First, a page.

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Media Release: Questions Exxaro’s shareholders should ask at tomorrow’s AGM

25 May 2016 at 9:00 am

ExxaroOn 26 May 2016, Exxaro will hold its annual general meeting (AGM). The AGM is an important opportunity for shareholders to ask questions on a number of key issues associated with the company’s enormous impact on the health and well-being of nearby communities, and on the environment.

Exxaro is one of the companies which featured in the Centre for Environmental Rights’ (CER) September 2015 report, Full Disclosure: The Truth about Corporate Environmental Compliance in South Africa. Full Disclosure revealed that over the period assessed (2008-2014), many of South Africa’s listed companies committed serious breaches of environmental laws, and that the level of disclosure of these breaches to shareholders was, in most cases, extremely poor.

The CER noted a pattern of serious breaches of environmental laws by Exxaro, particularly in relation to water use. The CER also noted that Exxaro does not make information on its environmental non-compliances available to its shareholders, with Exxaro even failing to disclose in its company reports that the Department of Water Affairs had laid criminal charges against its Glisa Colliery for contraventions of the National Water Act.

Each of the twenty companies assessed in Full Disclosure were afforded an opportunity to respond to the CER’s findings before publication. While seventeen companies responded (with their responses now included in the online report), Exxaro is one of only three companies which failed to respond at all.

Two of Exxaro’s Mpumalanga operations – the Glisa Colliery and the Arnot Colliery – also feature as case studies in the CER’s new report Zero Hour:  Poor Governance of Mining and the Violation of Environmental Rights in Mpumalanga, released on 23 May 2016. Glisa features as a case study highlighting the harmful impacts of mining on air quality and consequently on human health. Affected community members report widespread lung problems associated with blasting activities at Glisa, which cause “thick black clouds” to descend on nearby communities, and with intense coal truck traffic in close proximity to people’s homes.[1]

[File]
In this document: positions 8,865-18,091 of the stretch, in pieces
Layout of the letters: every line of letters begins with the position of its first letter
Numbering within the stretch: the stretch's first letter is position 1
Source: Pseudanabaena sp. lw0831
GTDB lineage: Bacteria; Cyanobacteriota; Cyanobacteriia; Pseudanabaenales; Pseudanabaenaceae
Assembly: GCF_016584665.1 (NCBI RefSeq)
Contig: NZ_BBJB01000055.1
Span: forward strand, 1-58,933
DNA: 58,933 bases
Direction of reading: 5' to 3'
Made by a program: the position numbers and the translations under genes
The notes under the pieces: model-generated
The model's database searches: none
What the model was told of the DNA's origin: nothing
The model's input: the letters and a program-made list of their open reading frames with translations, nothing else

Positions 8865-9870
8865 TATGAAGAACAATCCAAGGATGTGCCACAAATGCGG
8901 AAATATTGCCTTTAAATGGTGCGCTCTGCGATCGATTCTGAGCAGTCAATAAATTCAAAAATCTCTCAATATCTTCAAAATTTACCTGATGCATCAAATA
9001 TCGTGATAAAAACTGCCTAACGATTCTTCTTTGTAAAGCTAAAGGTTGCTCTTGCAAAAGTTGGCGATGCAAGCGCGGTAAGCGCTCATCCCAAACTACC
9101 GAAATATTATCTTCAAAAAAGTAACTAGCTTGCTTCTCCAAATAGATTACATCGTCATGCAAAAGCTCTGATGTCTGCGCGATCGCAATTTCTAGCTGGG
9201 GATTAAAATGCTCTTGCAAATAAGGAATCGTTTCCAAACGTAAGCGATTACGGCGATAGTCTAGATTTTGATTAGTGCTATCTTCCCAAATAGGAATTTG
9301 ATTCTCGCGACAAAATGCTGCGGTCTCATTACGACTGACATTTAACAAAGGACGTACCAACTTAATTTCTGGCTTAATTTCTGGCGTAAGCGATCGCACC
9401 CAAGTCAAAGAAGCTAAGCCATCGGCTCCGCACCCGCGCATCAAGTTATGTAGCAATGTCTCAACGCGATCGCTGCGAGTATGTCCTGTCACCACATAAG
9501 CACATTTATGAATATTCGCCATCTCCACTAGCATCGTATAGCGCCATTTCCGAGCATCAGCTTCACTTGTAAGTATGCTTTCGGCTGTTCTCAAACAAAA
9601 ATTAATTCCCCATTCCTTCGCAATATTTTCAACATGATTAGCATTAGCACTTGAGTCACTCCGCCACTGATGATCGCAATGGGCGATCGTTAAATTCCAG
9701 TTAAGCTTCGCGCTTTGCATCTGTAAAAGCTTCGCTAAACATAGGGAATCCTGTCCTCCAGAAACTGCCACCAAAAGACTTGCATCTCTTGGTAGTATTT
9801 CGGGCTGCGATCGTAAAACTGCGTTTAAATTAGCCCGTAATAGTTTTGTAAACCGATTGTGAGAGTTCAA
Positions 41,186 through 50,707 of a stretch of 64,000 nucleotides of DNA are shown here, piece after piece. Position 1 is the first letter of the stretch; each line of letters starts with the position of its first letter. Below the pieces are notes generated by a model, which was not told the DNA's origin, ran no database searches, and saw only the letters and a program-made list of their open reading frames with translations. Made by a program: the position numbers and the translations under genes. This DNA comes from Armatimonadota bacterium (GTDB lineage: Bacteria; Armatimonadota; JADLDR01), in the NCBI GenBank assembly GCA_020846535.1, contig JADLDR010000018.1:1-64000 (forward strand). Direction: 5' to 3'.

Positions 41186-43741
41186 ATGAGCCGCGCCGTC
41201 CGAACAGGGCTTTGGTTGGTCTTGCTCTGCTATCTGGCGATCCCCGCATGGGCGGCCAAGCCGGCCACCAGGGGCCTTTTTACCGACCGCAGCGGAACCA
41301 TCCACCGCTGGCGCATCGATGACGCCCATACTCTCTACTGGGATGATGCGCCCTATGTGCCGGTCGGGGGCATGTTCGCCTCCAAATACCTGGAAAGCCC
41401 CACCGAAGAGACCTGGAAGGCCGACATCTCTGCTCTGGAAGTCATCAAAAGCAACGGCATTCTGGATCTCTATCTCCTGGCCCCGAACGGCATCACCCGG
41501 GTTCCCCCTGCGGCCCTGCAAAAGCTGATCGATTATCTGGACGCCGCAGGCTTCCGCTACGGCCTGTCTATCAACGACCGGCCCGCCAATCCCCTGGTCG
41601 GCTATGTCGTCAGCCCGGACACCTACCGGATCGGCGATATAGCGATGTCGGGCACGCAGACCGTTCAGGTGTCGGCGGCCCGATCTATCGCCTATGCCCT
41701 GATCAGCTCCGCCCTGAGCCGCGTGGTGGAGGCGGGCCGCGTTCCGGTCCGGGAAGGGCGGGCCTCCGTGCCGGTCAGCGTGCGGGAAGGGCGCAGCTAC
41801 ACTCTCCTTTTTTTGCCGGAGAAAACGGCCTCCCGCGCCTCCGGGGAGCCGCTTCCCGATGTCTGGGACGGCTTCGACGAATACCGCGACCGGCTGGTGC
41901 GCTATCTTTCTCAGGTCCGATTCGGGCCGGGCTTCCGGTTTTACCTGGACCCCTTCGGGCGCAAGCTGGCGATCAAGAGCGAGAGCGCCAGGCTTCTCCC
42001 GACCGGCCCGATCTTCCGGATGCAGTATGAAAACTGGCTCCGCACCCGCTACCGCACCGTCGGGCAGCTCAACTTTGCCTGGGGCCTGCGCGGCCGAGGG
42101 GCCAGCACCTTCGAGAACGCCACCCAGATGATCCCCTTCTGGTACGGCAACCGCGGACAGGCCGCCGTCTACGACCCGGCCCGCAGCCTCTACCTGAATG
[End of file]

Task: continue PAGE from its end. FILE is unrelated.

The Arnot Colliery highlights the frequent failure by mining companies to ensure that there is adequate financial provision for the rehabilitation of environmental damage (i.e. security for environmental damage caused). Despite the Arnot Colliery being ranked as class “A” in terms of risk (the highest), the rehabilitation and closure plans in its Environmental Management Programme are cursory, and Exxaro appears to have grossly underestimated the financial costs associated with rehabilitation, and therefore the amount to be set aside to ensure that these costs can be met.[2]

In light of the above, here are some of the key questions that shareholders should be asking Exxaro’s management:

  1. Why did Exxaro fail to disclose in its company reports that the Department of Water Affairs laid criminal charges against its Glisa Colliery in 2012 for contraventions of the National Water Act?
  2. Why did Exxaro not respond to the findings of the CER’s Full Disclosure report?
  3. What steps has Exxaro taken to minimise the impact of its blasting and haul road activities on nearby communities?
  4. Were the assessments, including annual reassessments, of the adequacy of financial provision for environmental rehabilitation at Glisa and/or Arnot, ever peer reviewed?


About the Centre for Environmental Rights (CER)

The CER is a non-profit organisation and an environmental rights law clinic that helps communities defend their right to a healthy environment. It does this by advocating and litigating for transparency, accountability and compliance with environmental laws. For more information, visit

[1] Zero Hour, page 7.

[2] Zero Hour, page 34.